• Stay current on premiums: Pay your premiums on time and maintain continuous coverage, avoiding lapses in coverage, to indicate to insurers that you’re a responsible home owner.
  • Shop around annually: When it’s time to renew your policy, consider your coverage, property value, and current situation. It’s a good idea to make sure you have the right amount of coverage. And by shopping around and asking for quotes from multiple insurance companies, you could save significantly on your premiums. Be sure to compare apples to apples, looking at the same coverage and deductible levels. And don’t forget to ask about multi policy discounts and other ways they can help you lower your premiums for home owners’ insurance.
  • Investigate prior losses before you buy a home: If you’re in the process of purchasing a home, you should know that claims made before you buy the home can influence your rates. A home with multiple claims within a few years may be labeled as risky regardless of who is living in it. And if there are unresolved issues, you could be stuck paying higher rates. When buying a home, ask for a copy of the home’s loss history report with disclosure statements to get a record of the claims filed within the past five years.
  • Talk directly to an agent: It’s convenient to apply for coverage online, but an insurance agent can really help you get the best deal. Speak with a licensed insurance agent to discuss your needs. They can help you get the right amount of protection and even identify discounts that you might not have been aware of otherwise. You can also talk to them about potential scenarios you want to investigate, like how much you might save if you update aging home systems like a roof that’s more than 15 years old.
  • Take advantage of multi policy discounts: While it’s a good idea to shop around for the best rate on your home owners’ insurance policy, keep in mind that it can pay to combine your auto and home insurance, even life insurance. Most companies will take up to 15 percent off of your premium for buying two or more policies from them. Of course, you should make sure that the combined price of your policies including discounts will be lower than getting each coverage from separate companies.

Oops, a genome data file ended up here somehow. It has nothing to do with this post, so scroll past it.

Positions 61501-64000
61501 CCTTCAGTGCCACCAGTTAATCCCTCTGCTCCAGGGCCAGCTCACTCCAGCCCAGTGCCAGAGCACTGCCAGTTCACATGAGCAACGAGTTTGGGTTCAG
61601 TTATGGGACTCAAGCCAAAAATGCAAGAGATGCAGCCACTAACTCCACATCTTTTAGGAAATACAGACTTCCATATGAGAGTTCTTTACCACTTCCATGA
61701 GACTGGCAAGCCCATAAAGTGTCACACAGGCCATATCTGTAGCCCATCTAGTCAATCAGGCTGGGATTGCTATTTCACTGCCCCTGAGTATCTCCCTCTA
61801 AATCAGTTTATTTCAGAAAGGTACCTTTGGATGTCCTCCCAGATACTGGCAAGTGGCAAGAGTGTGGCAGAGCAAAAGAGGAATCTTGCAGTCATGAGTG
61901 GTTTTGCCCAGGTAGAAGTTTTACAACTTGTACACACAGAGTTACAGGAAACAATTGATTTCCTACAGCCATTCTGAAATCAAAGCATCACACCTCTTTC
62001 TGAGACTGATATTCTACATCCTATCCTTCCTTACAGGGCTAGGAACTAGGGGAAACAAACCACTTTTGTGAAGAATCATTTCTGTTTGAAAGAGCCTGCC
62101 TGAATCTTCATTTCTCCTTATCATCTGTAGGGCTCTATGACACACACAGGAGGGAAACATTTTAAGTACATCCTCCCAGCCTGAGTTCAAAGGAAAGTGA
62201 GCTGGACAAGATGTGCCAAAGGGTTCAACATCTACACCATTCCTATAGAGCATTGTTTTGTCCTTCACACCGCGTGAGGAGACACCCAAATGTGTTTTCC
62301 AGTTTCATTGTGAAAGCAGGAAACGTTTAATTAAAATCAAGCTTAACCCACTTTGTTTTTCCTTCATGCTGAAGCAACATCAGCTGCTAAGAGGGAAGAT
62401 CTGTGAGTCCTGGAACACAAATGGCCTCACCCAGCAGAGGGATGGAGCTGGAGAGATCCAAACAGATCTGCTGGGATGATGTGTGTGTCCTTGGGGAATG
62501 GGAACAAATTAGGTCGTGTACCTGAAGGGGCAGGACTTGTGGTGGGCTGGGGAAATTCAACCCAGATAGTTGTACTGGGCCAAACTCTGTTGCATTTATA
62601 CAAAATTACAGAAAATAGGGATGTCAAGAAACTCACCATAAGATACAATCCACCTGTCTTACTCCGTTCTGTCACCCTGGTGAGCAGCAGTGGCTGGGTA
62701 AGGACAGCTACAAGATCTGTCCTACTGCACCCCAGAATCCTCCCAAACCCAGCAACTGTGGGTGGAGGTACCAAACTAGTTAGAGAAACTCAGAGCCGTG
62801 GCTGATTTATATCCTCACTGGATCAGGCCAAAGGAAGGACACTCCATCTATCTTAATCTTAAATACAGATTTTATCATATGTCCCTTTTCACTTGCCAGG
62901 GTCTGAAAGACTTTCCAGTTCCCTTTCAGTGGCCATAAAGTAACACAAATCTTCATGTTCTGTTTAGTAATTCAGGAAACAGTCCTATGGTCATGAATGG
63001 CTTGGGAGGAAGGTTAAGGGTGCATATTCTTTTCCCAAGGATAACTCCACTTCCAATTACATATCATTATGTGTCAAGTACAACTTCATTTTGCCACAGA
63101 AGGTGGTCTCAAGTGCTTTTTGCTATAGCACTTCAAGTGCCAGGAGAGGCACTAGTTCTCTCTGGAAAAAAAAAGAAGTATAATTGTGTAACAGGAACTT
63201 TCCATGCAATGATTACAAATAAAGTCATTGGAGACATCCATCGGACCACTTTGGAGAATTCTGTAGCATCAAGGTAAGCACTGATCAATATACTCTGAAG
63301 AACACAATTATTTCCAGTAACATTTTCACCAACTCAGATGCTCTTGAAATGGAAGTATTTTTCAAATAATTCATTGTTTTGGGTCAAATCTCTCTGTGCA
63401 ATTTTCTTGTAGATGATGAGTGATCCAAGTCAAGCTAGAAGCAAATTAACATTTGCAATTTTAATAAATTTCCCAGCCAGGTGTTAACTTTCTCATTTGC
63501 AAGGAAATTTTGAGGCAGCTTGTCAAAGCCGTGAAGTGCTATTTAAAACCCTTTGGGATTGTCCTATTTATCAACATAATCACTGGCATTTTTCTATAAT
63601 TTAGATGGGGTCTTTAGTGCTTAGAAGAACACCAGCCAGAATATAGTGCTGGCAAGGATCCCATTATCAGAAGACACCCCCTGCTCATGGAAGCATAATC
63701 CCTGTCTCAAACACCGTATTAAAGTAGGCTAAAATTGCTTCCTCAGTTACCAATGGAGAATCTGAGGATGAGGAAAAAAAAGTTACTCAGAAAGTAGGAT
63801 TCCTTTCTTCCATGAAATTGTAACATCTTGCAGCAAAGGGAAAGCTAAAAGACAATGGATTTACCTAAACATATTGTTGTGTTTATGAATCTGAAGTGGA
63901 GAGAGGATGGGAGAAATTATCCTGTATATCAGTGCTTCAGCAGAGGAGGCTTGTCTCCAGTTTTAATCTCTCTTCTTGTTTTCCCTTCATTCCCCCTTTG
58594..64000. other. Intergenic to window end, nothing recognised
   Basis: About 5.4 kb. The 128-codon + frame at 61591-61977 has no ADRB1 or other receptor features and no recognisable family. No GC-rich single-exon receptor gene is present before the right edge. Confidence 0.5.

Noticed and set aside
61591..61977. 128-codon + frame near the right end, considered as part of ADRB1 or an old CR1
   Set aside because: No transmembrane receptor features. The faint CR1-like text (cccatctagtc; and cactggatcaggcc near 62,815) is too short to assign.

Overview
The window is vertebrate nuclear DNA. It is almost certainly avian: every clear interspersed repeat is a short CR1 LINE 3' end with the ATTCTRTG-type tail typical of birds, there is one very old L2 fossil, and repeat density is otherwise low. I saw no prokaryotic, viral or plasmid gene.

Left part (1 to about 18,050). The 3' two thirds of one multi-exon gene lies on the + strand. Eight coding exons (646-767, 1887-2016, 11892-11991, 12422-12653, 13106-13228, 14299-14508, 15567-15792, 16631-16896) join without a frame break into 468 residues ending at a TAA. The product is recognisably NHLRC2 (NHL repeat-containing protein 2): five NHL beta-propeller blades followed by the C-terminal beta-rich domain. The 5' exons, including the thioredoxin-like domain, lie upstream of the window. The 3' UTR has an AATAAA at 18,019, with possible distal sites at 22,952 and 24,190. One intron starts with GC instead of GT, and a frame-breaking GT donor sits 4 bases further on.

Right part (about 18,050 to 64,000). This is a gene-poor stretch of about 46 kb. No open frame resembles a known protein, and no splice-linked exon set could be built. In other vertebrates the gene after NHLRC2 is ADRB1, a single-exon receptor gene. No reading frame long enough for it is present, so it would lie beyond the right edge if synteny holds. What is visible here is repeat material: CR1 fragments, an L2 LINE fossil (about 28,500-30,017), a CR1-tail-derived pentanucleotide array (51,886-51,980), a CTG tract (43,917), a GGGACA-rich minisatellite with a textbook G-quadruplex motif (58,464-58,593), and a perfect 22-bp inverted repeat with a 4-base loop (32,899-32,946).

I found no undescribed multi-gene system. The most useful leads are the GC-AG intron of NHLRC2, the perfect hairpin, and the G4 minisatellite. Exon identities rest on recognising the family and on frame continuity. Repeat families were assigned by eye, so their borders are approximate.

• Maintain your policy: Insurance companies love loyal customers and often reward long term policy holders with a reduction in your premiums. Loyalty discounts typically kick in around three years and may increase after six years or more.
  • Complete a home inventory: While a home inventory may not help you save on home owners’ insurance premiums, it can help you to more accurately recover losses. Only about 50 percent of home owners have prepared an inventory of their possessions to document losses. Your home inventory should include a list of your belongings along with video or photo evidence. Record model or serial numbers, keep receipts for purchases of value, and remember to record upgrades to your home as well.

Update From:

Choice Home Warranty Named to the Inc. 5000 Honor Roll.


Choice Home Warranty’s Fifth Consecutive Year on the Inc. 5000

Edison, NJ — Choice Home Warranty is once again honored to be a part of the Inc. 5000. For five consecutive years, Choice Home Warranty has been among Inc.’s list of the 5,000 fastest growing private companies in America.

Choice Home Warranty is ranked #922, breaking the top 1,000 for 2016. Inc. ranked Choice Home Warranty based on the company’s 433 percent three year growth.

In its fifth year on the Inc. 5000 list, Choice Home Warranty is now on the Inc. 5000 Honor Roll. Ranked #12 for insurance companies, Choice is joined by leaders including Chelsea Financial Group, E-Telequote Insurance, Honor Capital, and Connect Assistance. Choice is also #22 for top New Jersey companies, again among Chelsea Financial Group as well as MP Consulting Services, Eduficcient, and Capital Advance Solutions.

The Inc. 5000 is a ranking of America’s fastest growing private companies. Choice Home Warranty is proud to once again be a leader among America’s most inspiring small businesses and entrepreneurs enjoying significant growth and success.

“Choice Home Warranty takes pride in joining the Inc. 5000 for a fifth year,” said Choice Home Warranty President Victor Mandalawi. “We continue to grow and innovate in home warranty service. Our ongoing success is a testament to our valued customers who support us year after year. Choice Home Warranty is proud to serve home owners every day and be a leader in home warranty services.”

Update From:

40 Important Exterior Home Maintenance Tasks